Our Shanti still needs convincing, so Lucky arranges for a dramatic suicide attempt by laying on the train tracks outside of her house until she will admit that she loves him. The locals take Lucky’s side (of course) and a song and dance on the tracks ensues. Shanti is still not swayed and it takes until seconds before the train to come, that she agrees to be Lucky’s gal. But she has serious reservations. And given her criteria, I’m soundly with her.
Inspired for the first time to do something besides being a lump, Lucky goes to work building his own match company. His business is successful and all looks good for our lovers until the ruling match monopoly decides to play dirty to ensure that they will be the king of matches forever. They ruin all of Lucky’s stock and when the matches are returned by customers Lucky’s business goes under. To compound his problems, Lucky’s proposal to Shanti is refused by her father who calls into question his lack of money and lack of parentage.
Broken, and upset Lucky falls into bad company who convince him that if he were to accumulate large sums of money no one would question his parentage and he could have whatever he wants. The next time we see our Lucky on screen he is wearing a powder blue leisure suit and he is in a den. Evil, bad, villain Lucky has emerged.
Evil Lucky spends his time ruining other companies the way his was ruined. He pulls the rug from under his competitors in order to stay on top. Driving a flashy new car, rocking expensive Aviator glasses and carrying a suitcase of rupees Lucky returns to his village in hopes of giving back the money the community gave him to start his own business. Disgusted, the townspeople throw his money to the ground and his dads even refuse his repayment.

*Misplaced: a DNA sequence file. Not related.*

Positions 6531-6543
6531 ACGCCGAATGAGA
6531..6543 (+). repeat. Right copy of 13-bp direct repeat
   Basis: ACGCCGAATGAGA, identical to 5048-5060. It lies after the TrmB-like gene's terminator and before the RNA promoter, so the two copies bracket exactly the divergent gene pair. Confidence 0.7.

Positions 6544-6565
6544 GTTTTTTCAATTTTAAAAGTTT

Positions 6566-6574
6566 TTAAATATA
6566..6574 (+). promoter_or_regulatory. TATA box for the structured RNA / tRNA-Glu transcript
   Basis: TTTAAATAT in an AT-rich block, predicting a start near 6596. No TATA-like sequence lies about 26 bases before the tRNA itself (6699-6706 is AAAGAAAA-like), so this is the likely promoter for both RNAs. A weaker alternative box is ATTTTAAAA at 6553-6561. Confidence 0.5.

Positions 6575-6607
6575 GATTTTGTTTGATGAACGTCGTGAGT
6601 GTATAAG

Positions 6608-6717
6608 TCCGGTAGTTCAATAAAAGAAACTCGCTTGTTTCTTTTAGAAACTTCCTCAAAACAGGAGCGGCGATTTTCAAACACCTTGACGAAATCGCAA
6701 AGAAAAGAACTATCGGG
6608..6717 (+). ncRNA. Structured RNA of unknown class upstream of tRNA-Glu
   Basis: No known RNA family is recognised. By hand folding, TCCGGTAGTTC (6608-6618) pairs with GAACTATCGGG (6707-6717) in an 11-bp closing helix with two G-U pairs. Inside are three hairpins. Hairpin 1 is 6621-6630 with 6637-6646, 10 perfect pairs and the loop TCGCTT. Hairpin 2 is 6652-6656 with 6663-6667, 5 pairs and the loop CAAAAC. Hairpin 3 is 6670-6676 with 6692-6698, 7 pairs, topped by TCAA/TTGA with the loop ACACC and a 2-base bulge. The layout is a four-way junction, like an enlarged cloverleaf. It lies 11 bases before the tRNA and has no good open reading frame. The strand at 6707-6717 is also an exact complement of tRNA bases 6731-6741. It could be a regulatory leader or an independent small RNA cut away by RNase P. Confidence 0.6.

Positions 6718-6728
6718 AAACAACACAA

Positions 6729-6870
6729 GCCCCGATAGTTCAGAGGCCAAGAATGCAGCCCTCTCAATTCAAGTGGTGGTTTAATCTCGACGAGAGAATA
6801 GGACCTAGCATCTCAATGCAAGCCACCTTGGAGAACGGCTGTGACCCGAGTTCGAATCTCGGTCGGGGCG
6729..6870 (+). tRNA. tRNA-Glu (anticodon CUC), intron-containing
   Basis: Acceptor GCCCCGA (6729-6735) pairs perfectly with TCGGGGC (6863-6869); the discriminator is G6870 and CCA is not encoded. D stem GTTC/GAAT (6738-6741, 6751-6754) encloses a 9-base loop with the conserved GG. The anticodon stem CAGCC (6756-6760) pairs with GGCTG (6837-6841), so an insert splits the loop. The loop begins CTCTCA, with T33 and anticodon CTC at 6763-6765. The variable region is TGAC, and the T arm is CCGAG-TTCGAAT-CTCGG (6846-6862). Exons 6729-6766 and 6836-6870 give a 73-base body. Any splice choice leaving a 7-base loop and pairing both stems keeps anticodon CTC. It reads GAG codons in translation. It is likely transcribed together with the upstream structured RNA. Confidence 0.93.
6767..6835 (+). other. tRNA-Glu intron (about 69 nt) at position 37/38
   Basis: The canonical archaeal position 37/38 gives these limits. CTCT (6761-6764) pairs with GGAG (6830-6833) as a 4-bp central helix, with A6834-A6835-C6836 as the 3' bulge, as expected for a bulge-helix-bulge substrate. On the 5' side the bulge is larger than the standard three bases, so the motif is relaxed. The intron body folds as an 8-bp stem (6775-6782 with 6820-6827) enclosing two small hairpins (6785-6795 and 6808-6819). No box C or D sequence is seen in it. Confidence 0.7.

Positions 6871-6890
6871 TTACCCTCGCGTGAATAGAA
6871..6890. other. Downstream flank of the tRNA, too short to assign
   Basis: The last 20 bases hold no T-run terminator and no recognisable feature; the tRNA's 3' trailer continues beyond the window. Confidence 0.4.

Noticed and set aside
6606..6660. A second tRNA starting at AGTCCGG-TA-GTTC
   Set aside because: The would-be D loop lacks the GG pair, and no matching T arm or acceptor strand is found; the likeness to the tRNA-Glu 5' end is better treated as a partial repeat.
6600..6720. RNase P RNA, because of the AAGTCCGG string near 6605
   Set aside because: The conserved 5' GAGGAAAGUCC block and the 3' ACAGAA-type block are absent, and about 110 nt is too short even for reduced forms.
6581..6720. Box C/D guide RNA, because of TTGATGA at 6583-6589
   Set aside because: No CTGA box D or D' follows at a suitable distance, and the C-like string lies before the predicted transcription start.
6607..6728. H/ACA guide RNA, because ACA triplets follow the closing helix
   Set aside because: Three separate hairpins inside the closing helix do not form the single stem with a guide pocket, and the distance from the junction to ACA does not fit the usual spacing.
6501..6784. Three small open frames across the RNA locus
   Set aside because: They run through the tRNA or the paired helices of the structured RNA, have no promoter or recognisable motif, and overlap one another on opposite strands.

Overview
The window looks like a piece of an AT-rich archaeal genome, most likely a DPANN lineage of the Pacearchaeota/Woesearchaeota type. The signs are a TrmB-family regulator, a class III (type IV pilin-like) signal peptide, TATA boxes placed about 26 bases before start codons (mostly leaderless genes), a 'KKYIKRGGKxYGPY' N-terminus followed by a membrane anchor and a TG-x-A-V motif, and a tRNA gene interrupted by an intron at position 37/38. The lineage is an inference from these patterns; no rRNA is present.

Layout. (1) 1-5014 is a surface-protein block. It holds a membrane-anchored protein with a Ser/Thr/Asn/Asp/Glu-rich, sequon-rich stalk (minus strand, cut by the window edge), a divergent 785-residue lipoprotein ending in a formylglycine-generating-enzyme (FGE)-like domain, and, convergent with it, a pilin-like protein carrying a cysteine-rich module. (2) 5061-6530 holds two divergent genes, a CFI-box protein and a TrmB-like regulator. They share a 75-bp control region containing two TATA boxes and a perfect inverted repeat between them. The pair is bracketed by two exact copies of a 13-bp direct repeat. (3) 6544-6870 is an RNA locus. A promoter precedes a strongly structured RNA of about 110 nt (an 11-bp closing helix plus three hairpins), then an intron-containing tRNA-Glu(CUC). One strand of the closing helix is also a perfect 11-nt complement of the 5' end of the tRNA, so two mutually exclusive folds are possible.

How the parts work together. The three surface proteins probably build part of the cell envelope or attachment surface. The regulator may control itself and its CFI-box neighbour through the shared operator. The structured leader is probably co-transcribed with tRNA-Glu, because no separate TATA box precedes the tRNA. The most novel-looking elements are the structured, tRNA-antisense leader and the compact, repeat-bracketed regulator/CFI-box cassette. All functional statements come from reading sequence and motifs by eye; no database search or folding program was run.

In a last ditch effort to prove to himself that money buys happiness, Lucky wanders over to Shanti’s house and gives her a fancy salwaar suit and bids her to come to a party with him. She agrees but is disgusted by Lucky’s new swagger and publicly shames him when he asks her to sing, and she sings about how disappointed she is in him. She runs from the party.
I forget how and why and through what means it is explained that Lucky’s parents are actually a lowly fruit seller and the Don that Lucky has been trying to undo through unseemly means, but Lucky’s parents are presented to him at the climax, after Lucky comes crawling back to his dads and accepted finally by Shanti’s father. In the end, Lucky ends up with four dads, he’s redeemed in the eyes of his parents and Shanti and they hug it out, hasty Masala film ending ishtyle.